Release Date: Sep 8, 2009
Record label: Merge
Genre(s): Indie, Rock, Experimental
The alt-rock reunions we've seen over the past decade have generally fallen into one of three categories: the notoriously combative legends who've let time-- or lucrative post-reunion guarantees-- heal all wounds (the Pixies, Dinosaur Jr. ); the post-punk pioneers collecting on the debt owed to them by a new generation of spiritual offspring (Wire, Gang of Four, Mission of Burma); or the fleetingly successful 1990s-era acts who don't have anything better to do (Urge Overkill). But the sudden, surprising return of Polvo (or, at least three quarters of its original line-up) after a 12-year absence does not adhere to any of these scripts.
As far as pure rock bands go, Polvo is right up there at the top of the list. When they disbanded in 1997, they left us with an impressive discography—split between Merge and Touch and Go—that was as varied and menacing as it was consistently engaging and raggedly beautiful. Had they not come back and made a new record, their story in the rock world would still be a complete and vital one.
Beyond finally getting Polvo some recognition and compensation tied to ‘90s nostalgia, there are noble artistic motivations for the band's reunion album, In Prism. In the more than 10 years since they broke up, there still hasn’t been a band that can do spidery and claustrophobic guitar epics better than Polvo. In 1993 they released Today's Active Lifestyles, their defining masterpiece, to undersized publicity.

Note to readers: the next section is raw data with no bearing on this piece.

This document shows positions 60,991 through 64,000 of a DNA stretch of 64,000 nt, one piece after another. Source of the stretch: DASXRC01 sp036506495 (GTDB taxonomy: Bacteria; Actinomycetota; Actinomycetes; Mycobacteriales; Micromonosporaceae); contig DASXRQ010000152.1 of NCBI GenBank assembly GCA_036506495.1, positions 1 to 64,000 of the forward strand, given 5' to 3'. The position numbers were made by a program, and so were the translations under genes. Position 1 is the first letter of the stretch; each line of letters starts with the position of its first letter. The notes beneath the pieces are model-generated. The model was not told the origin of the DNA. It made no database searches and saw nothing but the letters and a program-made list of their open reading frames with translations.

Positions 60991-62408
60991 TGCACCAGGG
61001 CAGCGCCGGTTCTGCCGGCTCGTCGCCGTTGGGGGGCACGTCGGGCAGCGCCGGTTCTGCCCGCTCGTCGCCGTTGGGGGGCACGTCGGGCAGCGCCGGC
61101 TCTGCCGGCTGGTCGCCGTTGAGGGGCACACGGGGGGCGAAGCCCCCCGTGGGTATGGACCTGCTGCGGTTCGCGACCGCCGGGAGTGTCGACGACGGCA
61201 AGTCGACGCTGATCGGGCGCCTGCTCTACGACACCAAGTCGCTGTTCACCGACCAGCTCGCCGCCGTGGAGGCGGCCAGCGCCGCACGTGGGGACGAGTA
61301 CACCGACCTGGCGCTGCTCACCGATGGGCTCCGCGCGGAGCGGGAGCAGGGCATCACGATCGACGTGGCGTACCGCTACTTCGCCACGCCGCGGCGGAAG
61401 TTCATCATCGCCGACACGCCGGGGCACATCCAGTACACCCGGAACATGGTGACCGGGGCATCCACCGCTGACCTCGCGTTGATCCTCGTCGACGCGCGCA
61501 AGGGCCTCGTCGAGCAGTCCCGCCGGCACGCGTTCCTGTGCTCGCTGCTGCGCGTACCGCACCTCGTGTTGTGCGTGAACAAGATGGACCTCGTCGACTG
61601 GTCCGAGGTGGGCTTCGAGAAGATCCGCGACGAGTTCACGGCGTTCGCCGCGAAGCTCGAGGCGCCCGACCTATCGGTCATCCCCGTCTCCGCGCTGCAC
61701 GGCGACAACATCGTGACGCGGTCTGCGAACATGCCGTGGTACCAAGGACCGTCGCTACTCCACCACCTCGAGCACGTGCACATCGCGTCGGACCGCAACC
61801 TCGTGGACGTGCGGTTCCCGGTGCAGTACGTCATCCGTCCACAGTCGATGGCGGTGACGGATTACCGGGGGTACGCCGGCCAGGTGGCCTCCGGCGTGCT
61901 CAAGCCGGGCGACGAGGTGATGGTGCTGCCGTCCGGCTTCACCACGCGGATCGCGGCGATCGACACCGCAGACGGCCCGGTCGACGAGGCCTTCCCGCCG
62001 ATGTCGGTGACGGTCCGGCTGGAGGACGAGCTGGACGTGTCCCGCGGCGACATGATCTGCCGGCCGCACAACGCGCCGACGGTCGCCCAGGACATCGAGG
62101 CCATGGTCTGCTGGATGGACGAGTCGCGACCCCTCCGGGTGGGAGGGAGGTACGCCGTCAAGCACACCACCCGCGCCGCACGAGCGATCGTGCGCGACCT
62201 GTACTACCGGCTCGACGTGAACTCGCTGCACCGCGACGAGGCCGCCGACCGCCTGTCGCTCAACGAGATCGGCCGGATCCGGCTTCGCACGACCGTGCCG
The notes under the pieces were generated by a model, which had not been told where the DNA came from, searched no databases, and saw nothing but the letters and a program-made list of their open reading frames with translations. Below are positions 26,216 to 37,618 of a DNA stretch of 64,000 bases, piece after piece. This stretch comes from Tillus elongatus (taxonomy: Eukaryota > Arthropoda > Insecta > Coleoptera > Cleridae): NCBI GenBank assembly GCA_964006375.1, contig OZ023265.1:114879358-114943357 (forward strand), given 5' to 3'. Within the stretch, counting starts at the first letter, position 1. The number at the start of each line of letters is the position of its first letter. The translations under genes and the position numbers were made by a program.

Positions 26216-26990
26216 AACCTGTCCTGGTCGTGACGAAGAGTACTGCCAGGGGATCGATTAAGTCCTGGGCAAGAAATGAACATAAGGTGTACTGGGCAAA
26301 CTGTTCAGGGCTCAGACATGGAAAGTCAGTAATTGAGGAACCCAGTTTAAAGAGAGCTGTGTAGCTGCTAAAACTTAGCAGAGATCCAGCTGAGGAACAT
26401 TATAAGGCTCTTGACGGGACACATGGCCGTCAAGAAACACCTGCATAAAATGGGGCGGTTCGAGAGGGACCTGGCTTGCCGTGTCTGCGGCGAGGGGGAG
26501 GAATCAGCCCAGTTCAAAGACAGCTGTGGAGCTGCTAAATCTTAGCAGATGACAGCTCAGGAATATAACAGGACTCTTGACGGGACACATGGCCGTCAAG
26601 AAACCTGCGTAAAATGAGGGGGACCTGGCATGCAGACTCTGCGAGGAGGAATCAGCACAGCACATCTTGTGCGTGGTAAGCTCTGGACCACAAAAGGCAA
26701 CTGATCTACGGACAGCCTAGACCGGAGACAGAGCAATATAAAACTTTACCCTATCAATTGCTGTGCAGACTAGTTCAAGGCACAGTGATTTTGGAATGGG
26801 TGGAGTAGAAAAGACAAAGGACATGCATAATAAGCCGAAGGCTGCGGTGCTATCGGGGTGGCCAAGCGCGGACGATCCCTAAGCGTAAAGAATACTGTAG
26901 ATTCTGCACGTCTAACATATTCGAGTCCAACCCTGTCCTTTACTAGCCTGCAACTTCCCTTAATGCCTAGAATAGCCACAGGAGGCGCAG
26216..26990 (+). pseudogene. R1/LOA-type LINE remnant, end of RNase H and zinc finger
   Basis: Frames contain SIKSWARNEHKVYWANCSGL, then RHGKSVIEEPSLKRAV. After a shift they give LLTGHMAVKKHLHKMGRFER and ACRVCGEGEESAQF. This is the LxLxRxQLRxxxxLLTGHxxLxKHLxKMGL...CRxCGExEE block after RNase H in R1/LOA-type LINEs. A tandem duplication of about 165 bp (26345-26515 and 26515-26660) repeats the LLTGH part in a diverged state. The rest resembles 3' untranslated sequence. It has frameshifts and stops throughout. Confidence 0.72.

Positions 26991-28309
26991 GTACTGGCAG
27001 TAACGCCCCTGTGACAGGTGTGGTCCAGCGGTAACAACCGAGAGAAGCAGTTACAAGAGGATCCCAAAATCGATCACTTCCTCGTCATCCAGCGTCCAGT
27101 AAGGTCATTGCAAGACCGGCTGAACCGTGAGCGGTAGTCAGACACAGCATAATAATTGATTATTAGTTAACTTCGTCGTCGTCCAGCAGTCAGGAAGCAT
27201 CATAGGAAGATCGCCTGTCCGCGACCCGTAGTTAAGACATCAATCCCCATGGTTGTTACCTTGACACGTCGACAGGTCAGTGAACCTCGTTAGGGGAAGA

Polvo's first studio album since 1997's Shapes, 2009's In Prism is a solid return to mathy form. Although 12 years is a long hiatus, it's hardly noticeable that time has passed, with the exception of a few machinery and personnel updates: trading in their el cheapo '60s Sears guitars for some new gear and swapping out their drummer. Back on Merge after re-forming in 2008 to play All Tomorrow's Parties, the bandmembers (Ash Bowie, Dave Brylawski, Steve Popson, with Cherry Valence drummer Brian Quast) still have their chops intact, and they're intent on using them to create winding guitar and bass riffs and intertwining them with haphazard shifts in tempo.
A beacon of vitality in the over-cerebral math rock scene of the '90s, Polvo ostensibly broke up in 1997 after releasing the polarizing, Eastern-tinged Shapes, a maddeningly ambitious record distantly removed from the avant-garde dissonance of their early discography. They've re-emerged with In Prism, and as far as unheralded reunions go, this one's a smashing success. It's a sprawling, psychedelic masterwork, rife with knotty tangles of discordance and serpentine riffs.
Guitar-stranglers Polvo dissipated with little fanfare, except to the consternation of their college rock cult following, after the tour for their previous album, Shapes, which came out on Touch and Go in 1997. After the eclectic sprawl of 1996’s double album Exploded Drawing, Shapes was a mirage of an album that sounded austere and severe, more deeply embracing some of the Eastern-isms that had always colored their work, and flirting with more classic rock jamming than anyone could have expected. Though Shapes was another great Polvo album, you could hear the band becoming less interested in being Polvo and more interested in following their own respective muses.